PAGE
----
Affected Software: Adrenalin C&C
Fixed in Version: Not Patched
Issue Type: Defense in Depth
Original Code: Found Here
First, I'll talk about a couple of interesting things about this bug that cannot be seen from just the code sample. When I received this sample, it was encoded with Zend Guard. While the Zend Guard encoding was easily defeated, it is interesting to see that these malware authors are interested in protecting their intellectual property. Once again, the malware industry doesn't get a magical free pass on all the things traditional development shops face. Monetizing, feature requests, protecting IP, and even security problems are issues all dev shops face.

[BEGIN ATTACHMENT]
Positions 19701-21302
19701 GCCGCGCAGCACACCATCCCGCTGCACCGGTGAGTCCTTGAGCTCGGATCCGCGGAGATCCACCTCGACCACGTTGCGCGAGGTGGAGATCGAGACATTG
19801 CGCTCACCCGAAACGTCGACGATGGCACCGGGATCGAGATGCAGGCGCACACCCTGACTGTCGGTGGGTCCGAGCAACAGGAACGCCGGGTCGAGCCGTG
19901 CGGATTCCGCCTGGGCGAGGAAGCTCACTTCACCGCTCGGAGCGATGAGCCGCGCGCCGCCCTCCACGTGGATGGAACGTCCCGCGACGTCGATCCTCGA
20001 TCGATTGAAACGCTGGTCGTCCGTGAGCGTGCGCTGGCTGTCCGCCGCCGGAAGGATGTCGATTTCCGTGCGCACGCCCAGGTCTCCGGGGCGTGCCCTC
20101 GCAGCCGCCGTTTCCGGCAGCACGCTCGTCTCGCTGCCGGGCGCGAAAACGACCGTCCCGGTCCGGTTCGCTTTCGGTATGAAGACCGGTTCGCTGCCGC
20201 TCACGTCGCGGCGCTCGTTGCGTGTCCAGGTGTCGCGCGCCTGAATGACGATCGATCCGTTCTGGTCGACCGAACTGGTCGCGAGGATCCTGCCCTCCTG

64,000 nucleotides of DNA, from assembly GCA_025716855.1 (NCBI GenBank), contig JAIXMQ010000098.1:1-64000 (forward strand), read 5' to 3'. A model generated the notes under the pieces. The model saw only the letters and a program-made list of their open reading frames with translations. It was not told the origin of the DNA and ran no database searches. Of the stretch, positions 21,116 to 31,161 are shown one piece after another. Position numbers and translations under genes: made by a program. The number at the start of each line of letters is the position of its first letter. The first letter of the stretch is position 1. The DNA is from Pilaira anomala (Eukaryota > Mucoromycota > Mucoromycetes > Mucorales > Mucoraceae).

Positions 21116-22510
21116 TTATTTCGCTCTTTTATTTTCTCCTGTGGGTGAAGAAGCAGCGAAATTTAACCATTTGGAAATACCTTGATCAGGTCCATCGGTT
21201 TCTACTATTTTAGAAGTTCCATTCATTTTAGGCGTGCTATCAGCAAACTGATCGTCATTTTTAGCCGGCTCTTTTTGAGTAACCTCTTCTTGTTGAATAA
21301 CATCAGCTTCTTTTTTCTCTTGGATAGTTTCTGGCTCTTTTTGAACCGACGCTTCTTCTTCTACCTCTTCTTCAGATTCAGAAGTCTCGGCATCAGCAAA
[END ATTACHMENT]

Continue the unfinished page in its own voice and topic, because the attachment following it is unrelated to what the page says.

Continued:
After the code was decoded, it was quickly apparent that this file contained several routines for dealing with uploding files to the web C&C. I pulled out a routine that I thought was particularly interesting for this week's code sample. The sample takes several variables from user/attacker controlled parameters (lines 6, 8, and 9). One of these variables ($logfolder) is passed directly to fopen(). Fopen is an interesting API. In this code sample, fopen() is intended to open a file from the local filesystem. There is no directory traversal check for $logfolder, so the attacker is free to pass a simple ../../../ in the $logfolder variable and control where the txt file gets written to. In addition to directory traversal bugs, fopen() can actually open more than just local files. fopen()supports a number of schemes such as: http://, ftp://, php://, ssh2://, and several others. A full list of protocols supported by fopen() can be found here: http://www.php.net/manual/en/wrappers.php. Because the $logfolder variable is the first variable passed to fopen(), the attacker can supply any of these protocols to fopen(). Using these protocols, the attacker can cause the C&C to make arbitrary requests to external servers. Full compromise of theC&C web server would be difficult, but information leakage can definitely be accomplished.